Democrats have a health-care plan, but do they have the votes?
By Ben Pershing
For the last several months, Democrats have been arguing amongst themselves over not just the substance of health-care reform but also the process. For better or worse, the latter argument is over.
"The White House called for a 'simple up-or-down' vote on health care legislation Sunday," the Associated Press writes, adding: "In voicing support for a simple majority vote, White House health reform director Nancy-Ann DeParle signaled Obama's intention to push the Democratic-crafted bill under Senate rules that would overcome GOP stalling tactics. Republicans unanimously oppose the Democratic proposals. Without GOP support, Obama's only chance of emerging with a policy and political victory is to bypass the bipartisanship he promoted during his televised seven-hour health care summit Thursday." Kent Conrad, a leading Senate budget hawk, said on "Face the Nation" that "it would be unreasonable and impossible to use reconciliation for the broad overhaul of health insurance reforms, but those have already passed the Senate. The reconciliation package 'would be very limited,' Conrad said, dealing with items such as affordability credits and Medicaid expansion," Roll Call writes.
Democrats have a plan, but do they have the votes? "DeParle said on Sunday she thinks Democrats will secure enough ayes on the measure and signaled that the administration could be moving toward trying to pass it along party lines," the Washington Post writes. In the House, "Nancy Pelosi says she is confident she will be able to get the votes needed to pass sweeping health care legislation in the House, even if it threatens the political careers of some members of her party," the New York Times reports. Jonathan Cohn writes that "a variety of administration officials, congressional staff, and lobbyists have said in the past few days they feel the odds for passage are higher than they have been at any time since January, when Scott Brown's victory in Massachusetts took away the Democrats' filibuster-proof margin in the Senate. That's not what a lot of the recent media coverage suggests, I know. But I'm inclined to think these sources are right and the media coverage is wrong." Politico reports that Pelosi's chief of staff, John Lawrence, told liberal activists on a conference call Friday that Democrats were "reasonably confident" they could pass a reconciliation package.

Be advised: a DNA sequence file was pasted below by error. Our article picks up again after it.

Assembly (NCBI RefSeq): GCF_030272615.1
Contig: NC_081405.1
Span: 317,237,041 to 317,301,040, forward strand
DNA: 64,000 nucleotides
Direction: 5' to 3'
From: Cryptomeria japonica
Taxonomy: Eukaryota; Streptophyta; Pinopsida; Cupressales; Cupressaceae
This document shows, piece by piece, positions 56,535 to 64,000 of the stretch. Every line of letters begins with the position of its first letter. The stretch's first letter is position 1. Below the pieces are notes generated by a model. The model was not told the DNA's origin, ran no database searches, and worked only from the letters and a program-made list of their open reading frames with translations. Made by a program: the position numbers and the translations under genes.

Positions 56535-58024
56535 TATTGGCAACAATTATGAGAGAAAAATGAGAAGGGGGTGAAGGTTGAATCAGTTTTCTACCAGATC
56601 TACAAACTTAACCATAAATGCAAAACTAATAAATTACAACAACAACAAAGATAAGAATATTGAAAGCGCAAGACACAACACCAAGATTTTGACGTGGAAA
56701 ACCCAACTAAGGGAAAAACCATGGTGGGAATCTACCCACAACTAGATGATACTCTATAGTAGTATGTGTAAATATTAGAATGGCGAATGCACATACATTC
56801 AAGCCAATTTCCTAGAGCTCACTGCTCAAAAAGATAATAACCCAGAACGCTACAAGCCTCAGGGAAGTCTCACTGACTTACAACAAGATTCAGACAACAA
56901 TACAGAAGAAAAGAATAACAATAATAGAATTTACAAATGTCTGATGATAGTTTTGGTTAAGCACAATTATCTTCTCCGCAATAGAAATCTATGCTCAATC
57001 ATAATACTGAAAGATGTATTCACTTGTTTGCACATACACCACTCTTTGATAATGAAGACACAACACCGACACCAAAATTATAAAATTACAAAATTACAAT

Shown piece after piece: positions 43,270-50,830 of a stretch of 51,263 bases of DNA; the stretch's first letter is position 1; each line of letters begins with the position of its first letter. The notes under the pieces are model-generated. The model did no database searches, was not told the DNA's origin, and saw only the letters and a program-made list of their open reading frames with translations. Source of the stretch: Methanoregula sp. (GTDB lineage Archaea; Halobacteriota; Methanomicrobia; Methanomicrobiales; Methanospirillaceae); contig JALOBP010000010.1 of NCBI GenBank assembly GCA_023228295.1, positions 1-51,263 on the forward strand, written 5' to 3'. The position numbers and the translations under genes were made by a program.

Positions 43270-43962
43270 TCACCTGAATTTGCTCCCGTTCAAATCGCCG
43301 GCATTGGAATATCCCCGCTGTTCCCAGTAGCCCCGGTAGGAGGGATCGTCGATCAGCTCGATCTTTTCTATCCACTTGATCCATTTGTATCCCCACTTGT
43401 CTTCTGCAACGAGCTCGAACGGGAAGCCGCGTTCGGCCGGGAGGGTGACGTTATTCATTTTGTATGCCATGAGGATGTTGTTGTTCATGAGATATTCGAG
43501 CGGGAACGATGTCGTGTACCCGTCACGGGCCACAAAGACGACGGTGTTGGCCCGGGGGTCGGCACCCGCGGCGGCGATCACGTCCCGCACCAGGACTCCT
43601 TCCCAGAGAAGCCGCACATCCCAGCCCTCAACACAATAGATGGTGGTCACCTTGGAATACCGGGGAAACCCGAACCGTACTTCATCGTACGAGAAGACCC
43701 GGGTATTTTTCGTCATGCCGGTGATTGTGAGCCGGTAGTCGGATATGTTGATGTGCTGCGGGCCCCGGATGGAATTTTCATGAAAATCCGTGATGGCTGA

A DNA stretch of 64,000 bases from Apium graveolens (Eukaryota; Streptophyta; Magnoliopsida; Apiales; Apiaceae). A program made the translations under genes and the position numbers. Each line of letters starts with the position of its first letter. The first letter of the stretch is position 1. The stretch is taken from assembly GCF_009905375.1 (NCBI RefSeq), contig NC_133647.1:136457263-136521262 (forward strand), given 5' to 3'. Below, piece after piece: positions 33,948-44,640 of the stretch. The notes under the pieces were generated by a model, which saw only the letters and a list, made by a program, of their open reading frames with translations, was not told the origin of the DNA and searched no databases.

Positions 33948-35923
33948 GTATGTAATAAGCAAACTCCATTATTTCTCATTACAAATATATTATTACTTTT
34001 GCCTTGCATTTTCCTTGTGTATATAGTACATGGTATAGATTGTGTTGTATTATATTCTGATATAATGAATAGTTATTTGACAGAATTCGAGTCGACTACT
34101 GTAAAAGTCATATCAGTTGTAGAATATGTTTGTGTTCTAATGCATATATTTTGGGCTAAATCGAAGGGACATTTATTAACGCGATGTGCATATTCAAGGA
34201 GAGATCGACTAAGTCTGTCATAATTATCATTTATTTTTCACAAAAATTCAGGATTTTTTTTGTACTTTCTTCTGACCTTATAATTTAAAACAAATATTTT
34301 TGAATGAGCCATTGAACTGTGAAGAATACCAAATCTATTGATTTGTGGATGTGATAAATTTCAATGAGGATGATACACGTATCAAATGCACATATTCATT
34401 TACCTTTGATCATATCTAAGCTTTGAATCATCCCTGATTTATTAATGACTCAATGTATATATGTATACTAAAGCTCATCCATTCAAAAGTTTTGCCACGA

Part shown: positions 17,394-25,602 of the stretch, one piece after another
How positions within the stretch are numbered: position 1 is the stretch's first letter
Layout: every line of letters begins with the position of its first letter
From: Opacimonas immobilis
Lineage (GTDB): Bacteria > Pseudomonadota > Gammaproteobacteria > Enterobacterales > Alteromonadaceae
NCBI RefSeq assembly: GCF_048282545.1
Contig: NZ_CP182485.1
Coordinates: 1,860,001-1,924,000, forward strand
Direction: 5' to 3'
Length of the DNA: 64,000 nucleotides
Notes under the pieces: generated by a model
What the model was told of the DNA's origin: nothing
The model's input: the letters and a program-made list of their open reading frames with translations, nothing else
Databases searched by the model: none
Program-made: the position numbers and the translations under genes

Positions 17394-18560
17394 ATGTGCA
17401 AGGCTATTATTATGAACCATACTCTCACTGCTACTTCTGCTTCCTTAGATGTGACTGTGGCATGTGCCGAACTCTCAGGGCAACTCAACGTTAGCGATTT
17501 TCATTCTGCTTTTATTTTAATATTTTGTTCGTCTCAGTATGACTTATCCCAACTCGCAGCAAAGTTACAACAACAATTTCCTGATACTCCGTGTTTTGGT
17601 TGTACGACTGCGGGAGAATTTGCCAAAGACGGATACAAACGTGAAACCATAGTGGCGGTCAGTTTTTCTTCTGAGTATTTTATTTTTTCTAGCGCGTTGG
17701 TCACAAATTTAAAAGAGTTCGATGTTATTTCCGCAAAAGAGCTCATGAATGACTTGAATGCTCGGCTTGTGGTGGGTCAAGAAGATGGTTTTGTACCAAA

"The vote count may get tricky," Bloomberg writes, noting that Robert Wexler, Neil Abercrombie and John Murtha are all gone or leaving Congress, while Joseph Cao -- the only GOP vote the last time around -- has said he'll vote no this time. With Abercrombie's resignation taking effect today, USA Today says, "With each passing day it gets more difficult for the Democrats to pass health care. Literally." And, of course, there's Bart Stupak and his coalition of anti-abortion lawmakers. On Friday, the Los Angeles Times reports, "the influential United States Conference of Catholic Bishops, which helped get the Stupak provision into the House bill last year, renewed its criticism of the Senate language." Politico says Democrats "are racing to keep Republicans from defining the only legislative tool left to salvage the health care reform bill as yet another tactic hatched in a Democratic back room. During a year in which 'deal' is a dirty word, Democratic congressional leaders are already waging a battle to defend reconciliation and beat back Republican charges that the fast-track rules are an abuse of power." As for the timing, the Wall Street Journal adds that "Pelosi said Sunday the House could unveil specific legislative language for the measure in a matter of days. Those would give more detail to the president's proposed changes to the Senate bill designed to appeal to House lawmakers."